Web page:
It’s a simple case of mathematics. Those actively involved in agriculture are way lower in numbers than those that are not. Which means that laws that are passed, advertising that is created and articles that are written are disconnected from the one place that everyone should be connected to…our food.

It’s not easy to put yourself out there, to “open your barn doors,” so to speak. It’s not easy to let people in and open yourself to questions and observations. Yet it’s necessary. We are no longer in a society that is alright with the answer, “I know what I am doing.” They want to see, they want to understand, they want to know that what they are putting on the table is okay.

Let's celebrate food...and food choices. For the first step is being able to provide.

Let’s celebrate food…and food choices. For the first step is being able to provide.


And it is. No matter how you raise your crops, what type of operation you have. The United States has one of the safest and most abundant food supplies in the world. Yet those that are responsible for providing that staple are the ones quietest about what they are doing and how they are doing it.

We can’t sit back and watch as the world is shaped around us. We have to be actively involved. And it’s not for our benefit.

I have four young boys. And I have hopes and dreams that perhaps one day, if I am lucky, and if our world is lucky, one of them will want to be involved in agriculture. It’s up to me to make sure that their future is secure.

And I cannot do that by sitting quietly by while other people are out there trying to explain how I’m not doing my job right.

Farms are ever-changing operations. They are not the farms from yesterday, and we’re not yet a farm of tomorrow. But we’re doing the best that we can and we’re doing it, not for ourselves, but for the future.

I put myself out there for them.

The future of our farm...the future of your food...lies here.

The future of our farm…the future of your food…lies here.


But I’m here to answer questions from you.

My first final

I took my first final today…well, my first final in a decade or more (let’s not really count, ‘k?).

Wonder why I haven’t been blogging as much? Why I seem preoccupied? Well, part of it is that I’m currently a college student. Full time. Yes, I may have lost my mind.

My advice to this girl, could I go back in time, finish it the first time. But what a ride.

My advice to this girl, could I go back in time, finish it the first time. But what a ride.

I am a full-time mom, a most-time employee and a full-time student. I just finished my first four credits out of 16 this quarter…with three quarters left to go. When I am complete with my year of study, I will be a certified paralegal…or certifiable, I’m not sure which yet.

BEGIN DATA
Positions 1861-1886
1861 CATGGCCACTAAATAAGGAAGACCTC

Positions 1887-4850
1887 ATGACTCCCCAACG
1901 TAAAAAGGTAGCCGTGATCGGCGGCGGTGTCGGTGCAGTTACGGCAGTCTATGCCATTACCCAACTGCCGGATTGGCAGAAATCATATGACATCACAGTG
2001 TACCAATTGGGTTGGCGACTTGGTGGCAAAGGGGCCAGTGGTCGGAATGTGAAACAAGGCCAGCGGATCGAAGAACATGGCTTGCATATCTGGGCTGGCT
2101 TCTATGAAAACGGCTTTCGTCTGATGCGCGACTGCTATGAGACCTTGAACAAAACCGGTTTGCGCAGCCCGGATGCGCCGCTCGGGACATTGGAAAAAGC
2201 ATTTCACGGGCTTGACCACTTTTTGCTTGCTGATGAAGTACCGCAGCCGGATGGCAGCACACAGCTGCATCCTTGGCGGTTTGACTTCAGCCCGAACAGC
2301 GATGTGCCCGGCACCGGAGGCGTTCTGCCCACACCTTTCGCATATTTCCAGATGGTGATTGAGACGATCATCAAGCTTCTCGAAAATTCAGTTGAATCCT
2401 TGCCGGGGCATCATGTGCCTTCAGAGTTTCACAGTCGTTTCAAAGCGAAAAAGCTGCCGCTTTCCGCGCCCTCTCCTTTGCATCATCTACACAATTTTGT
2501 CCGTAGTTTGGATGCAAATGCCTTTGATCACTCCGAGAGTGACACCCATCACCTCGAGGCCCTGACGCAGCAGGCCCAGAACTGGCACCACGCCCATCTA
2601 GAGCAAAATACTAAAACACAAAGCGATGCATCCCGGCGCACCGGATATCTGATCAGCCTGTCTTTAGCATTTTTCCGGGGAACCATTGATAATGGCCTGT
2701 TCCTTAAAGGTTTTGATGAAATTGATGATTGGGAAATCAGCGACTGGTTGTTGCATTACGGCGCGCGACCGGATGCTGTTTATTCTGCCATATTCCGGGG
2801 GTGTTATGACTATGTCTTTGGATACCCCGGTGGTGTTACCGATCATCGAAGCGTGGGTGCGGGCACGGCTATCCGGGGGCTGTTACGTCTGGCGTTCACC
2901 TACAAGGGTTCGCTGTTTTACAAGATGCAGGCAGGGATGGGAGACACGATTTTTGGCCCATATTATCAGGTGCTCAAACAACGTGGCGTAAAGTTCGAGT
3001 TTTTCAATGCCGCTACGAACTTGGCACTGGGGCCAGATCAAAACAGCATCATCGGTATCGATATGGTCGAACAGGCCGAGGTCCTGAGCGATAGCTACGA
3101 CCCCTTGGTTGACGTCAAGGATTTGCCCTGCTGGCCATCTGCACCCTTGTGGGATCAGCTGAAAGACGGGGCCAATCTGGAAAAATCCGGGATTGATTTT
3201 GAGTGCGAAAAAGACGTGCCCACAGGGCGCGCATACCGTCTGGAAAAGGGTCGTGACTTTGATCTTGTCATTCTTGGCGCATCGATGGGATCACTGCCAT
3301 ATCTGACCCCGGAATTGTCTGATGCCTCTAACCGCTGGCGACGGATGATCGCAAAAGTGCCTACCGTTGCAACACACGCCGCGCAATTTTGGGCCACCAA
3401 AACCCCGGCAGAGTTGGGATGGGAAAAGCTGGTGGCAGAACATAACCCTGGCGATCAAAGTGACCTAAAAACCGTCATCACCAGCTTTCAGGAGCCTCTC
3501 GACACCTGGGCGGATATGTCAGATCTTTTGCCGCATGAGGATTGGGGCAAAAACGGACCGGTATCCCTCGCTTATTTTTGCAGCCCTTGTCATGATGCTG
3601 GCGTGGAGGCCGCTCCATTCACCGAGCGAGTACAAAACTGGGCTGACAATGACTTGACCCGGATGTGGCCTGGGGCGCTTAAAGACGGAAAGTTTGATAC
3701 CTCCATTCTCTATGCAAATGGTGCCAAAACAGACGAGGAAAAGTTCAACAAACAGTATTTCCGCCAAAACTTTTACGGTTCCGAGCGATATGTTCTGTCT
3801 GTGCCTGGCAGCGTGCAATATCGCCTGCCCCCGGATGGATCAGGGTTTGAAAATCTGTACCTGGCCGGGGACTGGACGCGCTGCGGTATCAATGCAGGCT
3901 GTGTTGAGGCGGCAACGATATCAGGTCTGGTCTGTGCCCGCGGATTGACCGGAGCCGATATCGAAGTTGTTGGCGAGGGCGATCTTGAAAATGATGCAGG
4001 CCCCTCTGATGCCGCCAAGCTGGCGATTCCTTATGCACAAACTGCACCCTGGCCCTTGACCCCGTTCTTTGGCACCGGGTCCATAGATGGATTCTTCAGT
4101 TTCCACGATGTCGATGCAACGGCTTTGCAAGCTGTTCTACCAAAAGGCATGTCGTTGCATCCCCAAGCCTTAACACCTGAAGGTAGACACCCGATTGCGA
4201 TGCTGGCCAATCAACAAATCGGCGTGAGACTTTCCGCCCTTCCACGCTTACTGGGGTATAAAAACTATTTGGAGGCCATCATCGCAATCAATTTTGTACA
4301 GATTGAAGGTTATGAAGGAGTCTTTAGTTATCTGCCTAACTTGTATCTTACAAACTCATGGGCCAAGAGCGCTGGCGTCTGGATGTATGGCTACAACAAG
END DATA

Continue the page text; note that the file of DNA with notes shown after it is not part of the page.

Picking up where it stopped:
In order to be a full-time student and receive a better tuition rate, I had to re-take some of the credits that I had already transferred. (Someone, please explain to me the whole “you need to spend more money to save more money” deal…I still don’t understand.) I could have chosen any class, and I was tempted to cheese out and take algebra or English 101. But I went with Critical Thinking.

Oy vey.

The class itself is helpful, and a great learning tool, and all those things that I expected. Except one…my professor is a vegan. And an animal lover. And about as opposite of me as you could possibly get.

Oy vey.

It’s been one heck of an experience, though. And I’ve definitely stretched my wings a bit. Now I just need to face the final and see where the chips may fall. I’m not too concerned, but I write much better than I test out. Give me an essay any day! 🙂

But I have one class completed. Final in, grades are out…I finished with a 97%. Not too shabby for an OTA student in an online course.

There’s no place like home…there’s no place like home

There’s no place like home.

Dang. Said it three times and it still didn’t work. I’m still sitting here, at my impromptu desk on third floor of the hospital. I remember not-so-long ago when this seemed like home. But it’s been a long time since then, almost two years, I think.

For those new to the blog, my youngest son (he’s referred to as “George” on here) has a metabolic disorder. It’s called ornithine transcarbamylase deficiency, and if you want to read up about it, and George, knock yourself out. There’s a whole tab up on the top there. (And yes, spell check, I have spelled it right. Trust me.)

George’s condition makes him more susceptible to illness. But we have had a long run of good luck, and his immune system has bounced back amazingly. We haven’t had to deal with a hospital-stay-inducing illness in quite some time.

That was, until about midnight last night.